National Waterway III to be opened today

John L. Paul

It has the potential to ease congestion on city roads

KOCHI: Regular plying of boats through the Kollam-Kottappuram National Waterway III will pave the way for development of small navigable canals and other water bodies crisscrossing the State.

Chief Minister V.S. Achuthanandan will throw open the waterway on Tuesday, at a function at its Maradu terminal.

To divert a share of goods and passenger traffic to the waterway, agencies in the field are toying with the idea of linking the Cochin International Airport and the Kochi port, which are 17.2-km apart. This will be a first of its kind endeavour in the country.

A few water bodies on the route will have to be widened and dredged for the project to materialise. Another proposal is to connect navigable canals in Kochi with the waterway. Central assistance has been sought for the project.

Traffic will, in all likelihood, come to a halt in Kochi when hundreds of container-laden lorries take to the city roads and highways when the Vallarpadam container transhipment terminal becomes functional.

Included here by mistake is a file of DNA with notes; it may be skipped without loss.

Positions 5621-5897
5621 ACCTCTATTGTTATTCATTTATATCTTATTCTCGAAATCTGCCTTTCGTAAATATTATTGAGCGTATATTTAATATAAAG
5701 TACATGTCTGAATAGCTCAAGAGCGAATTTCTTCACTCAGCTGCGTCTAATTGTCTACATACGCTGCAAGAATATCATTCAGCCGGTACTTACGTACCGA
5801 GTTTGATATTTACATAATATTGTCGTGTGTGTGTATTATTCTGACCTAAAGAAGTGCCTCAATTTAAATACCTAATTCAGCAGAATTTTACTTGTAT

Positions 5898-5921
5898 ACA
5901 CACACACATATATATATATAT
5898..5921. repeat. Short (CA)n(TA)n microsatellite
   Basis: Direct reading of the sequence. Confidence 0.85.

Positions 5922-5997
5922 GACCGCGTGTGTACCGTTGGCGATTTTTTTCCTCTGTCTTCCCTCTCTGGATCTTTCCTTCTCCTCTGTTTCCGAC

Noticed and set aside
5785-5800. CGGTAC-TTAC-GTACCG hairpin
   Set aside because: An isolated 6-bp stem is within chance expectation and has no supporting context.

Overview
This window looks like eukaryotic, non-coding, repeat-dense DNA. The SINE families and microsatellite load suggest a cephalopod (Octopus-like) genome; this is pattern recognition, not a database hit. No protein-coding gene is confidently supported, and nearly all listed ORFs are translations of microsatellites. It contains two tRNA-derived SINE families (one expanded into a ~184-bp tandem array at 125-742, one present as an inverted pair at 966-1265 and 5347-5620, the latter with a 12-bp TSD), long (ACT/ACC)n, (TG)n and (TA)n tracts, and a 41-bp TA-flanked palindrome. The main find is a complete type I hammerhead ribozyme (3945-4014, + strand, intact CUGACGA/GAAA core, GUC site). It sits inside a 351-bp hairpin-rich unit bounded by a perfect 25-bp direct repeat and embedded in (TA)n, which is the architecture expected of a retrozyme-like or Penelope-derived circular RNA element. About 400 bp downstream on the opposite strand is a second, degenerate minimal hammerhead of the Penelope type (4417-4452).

Presuming that a container will be loaded and another one unloaded every minute, 2,880 lorries will pass through Kochi’s highways daily, throttling traffic, says B.R. Menon, adviser to the State government for development of inland waterways and ports and Chairman of the Kerala Shipping and Inland Navigation Corporation (KSINC). “Thought has to be given to transport the containers in vessels passing through the National Waterway III,” he said.

He said that funds from the Jawaharlal Nehru National Urban Renewal Mission were likely to make 11 canals in Kochi navigable. The National Transportation Planning and Research Centre was preparing a detailed project report for this.

Water bodies in the city, such as the Kochi, Perandoor and Thevara canals, were being used for navigation till some decades ago. One can reach here from Thripunithura to Kochi in around 20 minutes through the waterways, when the road route takes anywhere up to 90 minutes during peak hours.

Though waterways are the cheapest, safest and most eco-friendly mode of transport, many of the navigable canals in Kochi are now being used to dump waste from households, shops and markets. Many houses and businesses have encroached on these canals, narrowing them. Bridges such as the one at Kaloor are low-level, hampering the safe passage of boats. This calls for concerted efforts by agencies such as the Inland Waterways Authority of India, the KSINC and the Irrigation and Fisheries departments.

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